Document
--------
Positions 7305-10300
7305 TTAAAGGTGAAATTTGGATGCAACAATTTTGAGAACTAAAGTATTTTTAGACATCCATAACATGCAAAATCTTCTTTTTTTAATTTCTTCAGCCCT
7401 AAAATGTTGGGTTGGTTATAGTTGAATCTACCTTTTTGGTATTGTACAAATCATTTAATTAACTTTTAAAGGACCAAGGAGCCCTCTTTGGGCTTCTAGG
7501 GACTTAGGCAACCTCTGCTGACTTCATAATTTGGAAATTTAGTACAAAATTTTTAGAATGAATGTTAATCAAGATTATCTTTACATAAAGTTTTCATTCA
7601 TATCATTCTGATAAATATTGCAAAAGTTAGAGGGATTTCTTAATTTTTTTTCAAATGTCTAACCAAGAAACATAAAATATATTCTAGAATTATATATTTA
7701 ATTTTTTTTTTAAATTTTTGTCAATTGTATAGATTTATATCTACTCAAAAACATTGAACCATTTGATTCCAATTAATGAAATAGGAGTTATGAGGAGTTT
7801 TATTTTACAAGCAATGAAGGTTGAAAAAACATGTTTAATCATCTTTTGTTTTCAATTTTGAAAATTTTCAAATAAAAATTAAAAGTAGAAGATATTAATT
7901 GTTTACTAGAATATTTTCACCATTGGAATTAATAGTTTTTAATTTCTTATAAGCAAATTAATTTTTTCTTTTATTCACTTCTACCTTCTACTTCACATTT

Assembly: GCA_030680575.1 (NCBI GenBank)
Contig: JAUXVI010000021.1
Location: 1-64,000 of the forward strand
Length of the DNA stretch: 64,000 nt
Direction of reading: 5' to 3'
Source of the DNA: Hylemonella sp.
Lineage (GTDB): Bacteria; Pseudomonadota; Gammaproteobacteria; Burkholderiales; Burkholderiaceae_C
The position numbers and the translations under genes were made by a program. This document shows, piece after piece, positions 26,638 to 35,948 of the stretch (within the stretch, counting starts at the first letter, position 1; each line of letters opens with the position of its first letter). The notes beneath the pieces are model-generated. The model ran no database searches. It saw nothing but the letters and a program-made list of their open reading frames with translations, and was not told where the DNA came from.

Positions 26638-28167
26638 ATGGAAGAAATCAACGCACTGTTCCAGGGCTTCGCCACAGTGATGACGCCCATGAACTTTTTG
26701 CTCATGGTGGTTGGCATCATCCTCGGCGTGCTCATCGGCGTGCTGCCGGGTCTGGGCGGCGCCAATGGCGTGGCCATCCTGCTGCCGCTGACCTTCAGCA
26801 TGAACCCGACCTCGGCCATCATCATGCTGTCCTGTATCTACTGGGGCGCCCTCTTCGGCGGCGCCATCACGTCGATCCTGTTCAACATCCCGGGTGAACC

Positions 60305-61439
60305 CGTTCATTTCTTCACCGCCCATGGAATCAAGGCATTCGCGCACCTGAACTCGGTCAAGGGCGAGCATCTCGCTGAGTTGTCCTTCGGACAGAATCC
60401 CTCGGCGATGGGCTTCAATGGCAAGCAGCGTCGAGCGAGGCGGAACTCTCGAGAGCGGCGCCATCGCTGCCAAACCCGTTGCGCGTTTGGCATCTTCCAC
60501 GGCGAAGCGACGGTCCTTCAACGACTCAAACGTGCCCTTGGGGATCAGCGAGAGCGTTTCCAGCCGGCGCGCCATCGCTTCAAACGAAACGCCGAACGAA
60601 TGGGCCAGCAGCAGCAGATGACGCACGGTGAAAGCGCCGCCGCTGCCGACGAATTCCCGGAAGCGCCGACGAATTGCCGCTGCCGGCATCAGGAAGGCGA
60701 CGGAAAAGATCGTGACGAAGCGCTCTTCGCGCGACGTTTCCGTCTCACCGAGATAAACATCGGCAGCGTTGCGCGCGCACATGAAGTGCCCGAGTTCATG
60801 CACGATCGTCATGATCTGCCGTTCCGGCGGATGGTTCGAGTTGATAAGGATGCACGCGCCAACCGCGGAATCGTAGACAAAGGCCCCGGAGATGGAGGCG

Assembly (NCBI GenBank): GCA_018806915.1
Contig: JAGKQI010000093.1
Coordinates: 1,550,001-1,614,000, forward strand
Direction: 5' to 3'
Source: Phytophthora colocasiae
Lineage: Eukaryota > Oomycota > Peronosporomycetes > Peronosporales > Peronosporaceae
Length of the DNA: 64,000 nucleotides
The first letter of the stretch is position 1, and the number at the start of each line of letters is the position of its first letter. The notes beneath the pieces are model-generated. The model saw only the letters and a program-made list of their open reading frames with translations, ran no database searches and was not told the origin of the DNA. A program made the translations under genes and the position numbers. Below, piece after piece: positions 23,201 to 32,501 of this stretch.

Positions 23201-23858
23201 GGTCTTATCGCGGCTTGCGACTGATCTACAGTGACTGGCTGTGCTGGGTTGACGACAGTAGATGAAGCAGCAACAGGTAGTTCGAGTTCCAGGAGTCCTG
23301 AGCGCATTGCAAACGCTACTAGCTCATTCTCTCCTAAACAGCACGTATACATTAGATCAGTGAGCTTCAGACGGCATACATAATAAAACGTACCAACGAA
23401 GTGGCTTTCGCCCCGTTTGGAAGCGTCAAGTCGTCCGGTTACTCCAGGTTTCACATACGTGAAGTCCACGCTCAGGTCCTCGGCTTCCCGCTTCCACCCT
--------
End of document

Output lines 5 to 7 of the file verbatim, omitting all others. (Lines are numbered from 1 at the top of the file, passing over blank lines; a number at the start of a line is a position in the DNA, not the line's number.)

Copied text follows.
7601 TATCATTCTGATAAATATTGCAAAAGTTAGAGGGATTTCTTAATTTTTTTTCAAATGTCTAACCAAGAAACATAAAATATATTCTAGAATTATATATTTA
7701 ATTTTTTTTTTAAATTTTTGTCAATTGTATAGATTTATATCTACTCAAAAACATTGAACCATTTGATTCCAATTAATGAAATAGGAGTTATGAGGAGTTT
7801 TATTTTACAAGCAATGAAGGTTGAAAAAACATGTTTAATCATCTTTTGTTTTCAATTTTGAAAATTTTCAAATAAAAATTAAAAGTAGAAGATATTAATT